The UNDRIP is a clear indication that international law has evolved to conclude that indigenous peoples have the right to maintain and develop their particular societies within the majority society.2 Implementation of the declaration has been an issue, however, as mentioned above, Prime Minister Trudeau’s mandate letter to the Minister of Indigenous Affairs instructs her to support the work of reconciliation starting with the implementation of the United Nations Declaration on the Rights of Indigenous Peoples.
The risks associated with failing to advance toward reconciliation between Canada’s First Nations and the Crown are considerable, to say the least. We have numerous examples of social unrest resulting, in part, from failing to address legitimate First Nation grievances. An ongoing and escalating sense of injustice could result in the escalation of undesirable actions. On the other hand, reconciliation would help to restore a sense of justice and alleviate feelings of anger and hatred. It appears to be the strongest way to assure lasting peace and stability and improve our relationship for a common future.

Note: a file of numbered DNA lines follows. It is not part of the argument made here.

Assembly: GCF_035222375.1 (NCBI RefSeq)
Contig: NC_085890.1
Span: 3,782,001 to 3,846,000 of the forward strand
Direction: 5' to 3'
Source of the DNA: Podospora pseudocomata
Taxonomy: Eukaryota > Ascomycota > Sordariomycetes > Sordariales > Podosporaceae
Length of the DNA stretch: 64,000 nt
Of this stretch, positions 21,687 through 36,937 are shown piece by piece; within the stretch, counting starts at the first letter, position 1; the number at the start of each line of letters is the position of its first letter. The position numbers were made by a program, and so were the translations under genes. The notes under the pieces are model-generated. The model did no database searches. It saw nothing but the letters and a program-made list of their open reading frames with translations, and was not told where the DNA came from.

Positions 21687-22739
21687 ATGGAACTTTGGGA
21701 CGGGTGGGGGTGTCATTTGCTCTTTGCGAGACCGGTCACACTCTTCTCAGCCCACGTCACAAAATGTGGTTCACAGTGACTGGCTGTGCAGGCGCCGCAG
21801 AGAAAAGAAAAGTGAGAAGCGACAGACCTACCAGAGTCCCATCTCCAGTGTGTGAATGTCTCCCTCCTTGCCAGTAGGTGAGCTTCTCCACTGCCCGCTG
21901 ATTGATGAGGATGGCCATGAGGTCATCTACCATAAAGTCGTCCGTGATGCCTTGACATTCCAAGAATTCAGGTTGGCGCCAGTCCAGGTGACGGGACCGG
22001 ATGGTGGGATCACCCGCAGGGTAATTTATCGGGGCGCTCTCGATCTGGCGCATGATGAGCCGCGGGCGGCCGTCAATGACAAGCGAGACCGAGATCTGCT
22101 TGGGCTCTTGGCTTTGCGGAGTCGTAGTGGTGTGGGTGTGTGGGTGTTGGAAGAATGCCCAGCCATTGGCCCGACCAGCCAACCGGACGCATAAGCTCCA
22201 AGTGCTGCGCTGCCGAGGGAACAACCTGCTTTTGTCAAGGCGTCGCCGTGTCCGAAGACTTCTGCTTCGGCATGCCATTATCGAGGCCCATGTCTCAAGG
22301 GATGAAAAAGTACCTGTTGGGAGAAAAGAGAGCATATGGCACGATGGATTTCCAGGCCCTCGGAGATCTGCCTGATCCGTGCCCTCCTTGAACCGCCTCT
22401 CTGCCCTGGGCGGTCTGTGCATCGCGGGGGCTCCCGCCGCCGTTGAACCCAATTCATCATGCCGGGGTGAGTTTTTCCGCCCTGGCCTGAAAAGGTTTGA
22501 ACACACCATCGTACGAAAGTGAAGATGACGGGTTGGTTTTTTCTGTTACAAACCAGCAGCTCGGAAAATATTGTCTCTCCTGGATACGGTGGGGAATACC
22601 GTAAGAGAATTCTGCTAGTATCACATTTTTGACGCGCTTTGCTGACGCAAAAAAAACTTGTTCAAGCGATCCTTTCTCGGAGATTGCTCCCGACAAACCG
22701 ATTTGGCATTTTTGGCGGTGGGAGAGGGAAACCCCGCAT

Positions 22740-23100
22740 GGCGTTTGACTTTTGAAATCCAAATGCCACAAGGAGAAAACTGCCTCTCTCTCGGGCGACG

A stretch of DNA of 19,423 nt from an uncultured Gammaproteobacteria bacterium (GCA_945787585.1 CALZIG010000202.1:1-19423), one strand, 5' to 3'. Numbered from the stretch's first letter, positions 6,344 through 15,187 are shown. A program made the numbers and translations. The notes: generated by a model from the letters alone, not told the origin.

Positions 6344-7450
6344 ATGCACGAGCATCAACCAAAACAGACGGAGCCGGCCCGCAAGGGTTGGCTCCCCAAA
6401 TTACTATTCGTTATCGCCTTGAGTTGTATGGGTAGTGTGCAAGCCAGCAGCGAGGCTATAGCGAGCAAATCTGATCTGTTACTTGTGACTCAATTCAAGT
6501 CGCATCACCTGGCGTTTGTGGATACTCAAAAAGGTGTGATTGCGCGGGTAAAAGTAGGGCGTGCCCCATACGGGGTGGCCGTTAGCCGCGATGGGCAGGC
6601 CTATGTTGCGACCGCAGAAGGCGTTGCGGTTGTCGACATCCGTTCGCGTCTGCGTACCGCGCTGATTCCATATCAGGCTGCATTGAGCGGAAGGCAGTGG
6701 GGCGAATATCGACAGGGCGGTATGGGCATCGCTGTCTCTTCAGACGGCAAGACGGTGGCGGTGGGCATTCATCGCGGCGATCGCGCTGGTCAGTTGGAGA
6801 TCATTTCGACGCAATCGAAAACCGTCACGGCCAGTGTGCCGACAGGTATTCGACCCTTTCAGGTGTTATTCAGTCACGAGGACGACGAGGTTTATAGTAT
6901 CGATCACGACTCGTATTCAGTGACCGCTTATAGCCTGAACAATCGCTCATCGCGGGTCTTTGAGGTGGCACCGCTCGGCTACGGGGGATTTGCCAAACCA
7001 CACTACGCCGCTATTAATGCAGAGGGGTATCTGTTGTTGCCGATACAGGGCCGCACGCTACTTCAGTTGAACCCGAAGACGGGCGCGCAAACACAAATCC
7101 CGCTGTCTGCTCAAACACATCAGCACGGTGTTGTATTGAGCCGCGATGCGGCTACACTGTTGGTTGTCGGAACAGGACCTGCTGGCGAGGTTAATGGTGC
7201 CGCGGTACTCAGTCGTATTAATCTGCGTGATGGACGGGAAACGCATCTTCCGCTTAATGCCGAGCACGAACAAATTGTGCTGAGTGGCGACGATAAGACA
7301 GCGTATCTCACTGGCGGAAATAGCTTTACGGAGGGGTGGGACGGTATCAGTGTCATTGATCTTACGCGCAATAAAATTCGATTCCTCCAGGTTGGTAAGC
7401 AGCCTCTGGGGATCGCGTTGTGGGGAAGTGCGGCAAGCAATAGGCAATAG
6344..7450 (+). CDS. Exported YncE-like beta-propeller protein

Given this history and the recent statements by Canada’s Prime Minister and his officials and given the new federal budget allocations in favor of First Nations, there appears to be a new atmosphere of expectation and hope, and in the world of specific claims, there is a renewed hope that these claims will be resolved in a more equitable and efficient manner. This new optimism is reflected by the recent statements by AFN National Chief Bellegarde and others in First Nation communities.
I can tell you that in my practice, we have experienced this new optimism in several of my negotiations. There is a flexibility and optimism among all parties and that is most welcomed by my clients. Given these recent developments, my sense is that we will begin to see claims resolution, and in turn reconciliation, progress at a more rapid rate.
Finally, just as international events are changing rapidly, almost on a daily basis, so is the state of resolving specific claims in Canada and as a result, the goal of reconciliation seems to be a little closer.